If all else fails, control your emotions. Your own composure and understanding are major factors in helping your child overcome separation anxiety quickly.
4 Pack a Comfort Object
When it comes to freedom, kids have mixed feelings. Standing on your own two feet is necessary, but it’s also scary. A comfort object is like a dependable friend. When you give this object to a child, it acts as a guarantee that you will come back.
Three out of five toddlers use comfort objects. It could be a teddy bear, a security blanket, or a favorite toy. A comfort object is also known as a transitional object. This item is a familiar prop that provides psychological comfort in a strange environment. It helps to keep new surroundings as familiar as possible.
If your child doesn’t have a stuffed animal or a favorite blanket, buy one and use it often before the big day. Smell plays an important part with the comfort object. Make sure your scent is on the item. Sleep with it for a couple nights, so the object is a true reminder of home and mom.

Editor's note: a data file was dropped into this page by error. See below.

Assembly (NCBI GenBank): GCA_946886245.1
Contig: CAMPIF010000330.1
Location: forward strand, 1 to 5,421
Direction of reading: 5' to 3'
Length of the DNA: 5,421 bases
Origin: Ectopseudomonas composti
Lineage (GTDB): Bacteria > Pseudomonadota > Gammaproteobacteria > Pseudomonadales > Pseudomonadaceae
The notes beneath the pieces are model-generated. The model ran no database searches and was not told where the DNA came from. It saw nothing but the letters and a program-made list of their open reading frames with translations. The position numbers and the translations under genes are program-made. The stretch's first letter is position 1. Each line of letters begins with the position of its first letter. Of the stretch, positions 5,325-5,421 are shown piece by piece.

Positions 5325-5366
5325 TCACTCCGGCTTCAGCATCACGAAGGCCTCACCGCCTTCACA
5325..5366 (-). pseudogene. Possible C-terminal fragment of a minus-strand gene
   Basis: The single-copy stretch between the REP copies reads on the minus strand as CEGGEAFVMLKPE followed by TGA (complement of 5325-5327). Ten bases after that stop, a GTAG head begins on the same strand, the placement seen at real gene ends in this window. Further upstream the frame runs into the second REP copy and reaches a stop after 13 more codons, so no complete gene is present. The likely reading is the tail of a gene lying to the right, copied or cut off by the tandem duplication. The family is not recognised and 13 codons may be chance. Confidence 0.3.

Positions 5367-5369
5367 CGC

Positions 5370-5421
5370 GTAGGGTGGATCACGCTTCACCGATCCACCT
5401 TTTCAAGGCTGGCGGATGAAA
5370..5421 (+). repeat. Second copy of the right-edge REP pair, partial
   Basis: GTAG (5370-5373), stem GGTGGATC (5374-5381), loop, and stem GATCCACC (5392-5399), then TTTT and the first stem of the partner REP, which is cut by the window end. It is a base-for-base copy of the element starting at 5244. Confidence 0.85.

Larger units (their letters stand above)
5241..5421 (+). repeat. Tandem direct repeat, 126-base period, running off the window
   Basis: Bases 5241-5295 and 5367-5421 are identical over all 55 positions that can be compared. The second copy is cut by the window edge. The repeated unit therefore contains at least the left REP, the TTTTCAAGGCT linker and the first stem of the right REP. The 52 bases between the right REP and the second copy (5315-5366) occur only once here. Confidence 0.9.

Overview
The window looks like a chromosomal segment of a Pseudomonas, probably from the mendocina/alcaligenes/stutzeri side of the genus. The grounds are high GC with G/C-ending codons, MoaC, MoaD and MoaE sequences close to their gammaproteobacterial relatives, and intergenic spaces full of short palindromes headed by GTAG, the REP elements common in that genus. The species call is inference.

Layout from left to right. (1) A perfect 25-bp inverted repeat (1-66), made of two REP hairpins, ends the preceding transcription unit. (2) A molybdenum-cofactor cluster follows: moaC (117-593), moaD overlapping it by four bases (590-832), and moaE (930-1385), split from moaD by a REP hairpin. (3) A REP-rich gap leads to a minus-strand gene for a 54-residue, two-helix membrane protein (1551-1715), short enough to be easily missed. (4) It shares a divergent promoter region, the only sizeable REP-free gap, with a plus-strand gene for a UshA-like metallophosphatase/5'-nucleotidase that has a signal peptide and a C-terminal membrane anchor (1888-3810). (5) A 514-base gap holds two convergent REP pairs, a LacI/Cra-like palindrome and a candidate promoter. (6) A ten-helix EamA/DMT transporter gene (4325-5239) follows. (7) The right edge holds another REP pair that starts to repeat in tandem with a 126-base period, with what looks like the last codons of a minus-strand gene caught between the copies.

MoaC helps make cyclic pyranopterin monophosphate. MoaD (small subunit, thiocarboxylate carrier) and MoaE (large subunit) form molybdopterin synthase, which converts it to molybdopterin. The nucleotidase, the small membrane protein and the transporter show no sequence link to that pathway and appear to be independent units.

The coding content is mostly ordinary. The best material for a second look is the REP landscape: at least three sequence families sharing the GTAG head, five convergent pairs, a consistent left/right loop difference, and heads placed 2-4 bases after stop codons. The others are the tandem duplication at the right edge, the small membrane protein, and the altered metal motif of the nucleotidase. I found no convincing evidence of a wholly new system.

Before you pack your child’s favorite item, check with your caregiver. Sometimes, these objects can interfere with child care programs, especially when other children want to play with them. However, a daycare can make adjustments if your child is truly in need.
Kids eventually relinquish their blankies and tattered teddy bears. When this happens will be up to your child. In the meantime, a little piece of home can calm rattled nerves.
3 Keep Goodbyes Similar and Short
Short and sweet goodbyes establish limits. Reassure your child that he or she will be okay. Develop a “see you later” ritual. A quick kiss on the back of the hand will do. Goodbye routines are encouraging. They can remind a child that you will return after your absence.
After you say goodbye, leave promptly. Do not linger. If your child starts to have a meltdown, do not return. This action will only reinforce that tantrums will bring you back. Drawn out departures inadvertently prolongs the crying.
Leaving will also allow an opportunity for your caregiver to bond with your son or daughter. Child care providers are trained to handle these situations. Trust that your little one in good hands.
Most kids calm down once their parents leave. For the sake of your child and the sake of the child care provider, say goodbye as quickly as possible.